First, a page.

Measurement-Based phenotype data models.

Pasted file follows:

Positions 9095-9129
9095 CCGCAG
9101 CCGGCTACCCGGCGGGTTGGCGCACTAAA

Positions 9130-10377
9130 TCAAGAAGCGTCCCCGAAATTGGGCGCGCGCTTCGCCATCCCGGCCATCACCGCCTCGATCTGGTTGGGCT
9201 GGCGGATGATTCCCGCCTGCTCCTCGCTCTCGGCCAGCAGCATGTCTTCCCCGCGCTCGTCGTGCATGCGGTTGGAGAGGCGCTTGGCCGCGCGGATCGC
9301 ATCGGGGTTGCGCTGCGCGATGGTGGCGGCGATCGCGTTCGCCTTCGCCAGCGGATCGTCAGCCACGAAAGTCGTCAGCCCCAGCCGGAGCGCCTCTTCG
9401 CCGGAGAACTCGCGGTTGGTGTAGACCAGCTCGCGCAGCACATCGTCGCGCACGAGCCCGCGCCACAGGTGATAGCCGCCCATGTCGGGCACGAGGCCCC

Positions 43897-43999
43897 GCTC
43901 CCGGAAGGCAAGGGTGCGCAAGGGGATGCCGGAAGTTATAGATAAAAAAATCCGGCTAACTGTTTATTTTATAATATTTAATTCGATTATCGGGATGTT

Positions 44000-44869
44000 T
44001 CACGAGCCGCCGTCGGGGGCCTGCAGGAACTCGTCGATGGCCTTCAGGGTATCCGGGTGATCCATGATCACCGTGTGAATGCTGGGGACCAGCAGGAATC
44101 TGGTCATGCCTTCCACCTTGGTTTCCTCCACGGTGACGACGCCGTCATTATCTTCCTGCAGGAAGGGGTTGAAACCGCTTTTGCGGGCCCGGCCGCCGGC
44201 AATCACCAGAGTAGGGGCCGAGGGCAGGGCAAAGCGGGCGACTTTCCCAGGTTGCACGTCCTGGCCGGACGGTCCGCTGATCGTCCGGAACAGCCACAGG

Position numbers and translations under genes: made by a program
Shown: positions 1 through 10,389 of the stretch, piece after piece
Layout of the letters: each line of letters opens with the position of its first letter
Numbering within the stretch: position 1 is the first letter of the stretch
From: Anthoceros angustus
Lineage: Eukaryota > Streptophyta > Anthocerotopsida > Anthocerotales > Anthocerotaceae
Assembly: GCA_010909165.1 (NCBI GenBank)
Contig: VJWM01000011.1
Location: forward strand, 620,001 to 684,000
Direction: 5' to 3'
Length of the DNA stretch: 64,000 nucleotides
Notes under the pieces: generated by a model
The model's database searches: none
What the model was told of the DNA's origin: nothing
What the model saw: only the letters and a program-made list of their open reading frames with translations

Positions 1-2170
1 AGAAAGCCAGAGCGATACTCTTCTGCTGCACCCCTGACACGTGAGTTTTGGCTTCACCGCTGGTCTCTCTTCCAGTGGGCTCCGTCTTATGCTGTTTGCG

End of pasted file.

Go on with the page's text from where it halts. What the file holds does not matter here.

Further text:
(A) Semantic Morph·D·Base. Pink-bordered boxes: instances; yellow-bordered boxes: classes; gray-bordered boxes: literals (labels or values); boxes with dashed borders: named graphs. (B) TaxonWorks. The underlying goal is to let scientists assert phenotype observations as required for their research. Assertions are persisted in Descriptor–Observation format where subclasses of descriptor (e.g., qualitative, quantitative, statistical, gene, free-text, and media) classify/define observations. Descriptor types anticipate downstream serialization into computable formats, semantic or otherwise. Phenotype assertions are at the class (= Taxon concept, an “OTU” in TaxonWorks) or instance (= Collection object) level (“Entity”). Ultimately, both levels will permit anatomical part assertions. While the approach includes improvements to the overall semantics, it still lacks specifics used in other models (e.g., Fig 5A and 5C); however, the typed descriptor approach provides a flexible software design, whereby incremental improvements to semantics are possible. All data are highly annotatable. Dashed boxes are features in progress. (C) Global Plant Phenological Database. Rounded rectangles represent classes, and hexagons represent instances. The original data set (bottom of figure) indicates that there is an instance of the class/phenophase “open flower presence,” which is a quality of an instance of “whole plant” from the PO. Because the value of the instance of measurement datum is >0, the ontology infers that open flowers are present. Due to the subsumption hierarchy of the PO (left side of figure), the ontology can also infer that nonsenesced flowers, flowers, and plant structures are present. IAO, Information Artifact Ontology; PATO, Phenotype and Trait Ontology; PO, Plant Ontology; OBI, Ontology for Biomedical Investigations; OTU, Operational Taxonomic Unit; RDF, Resource Description Framework; RO, Relations Ontology; UO, Unit Ontology.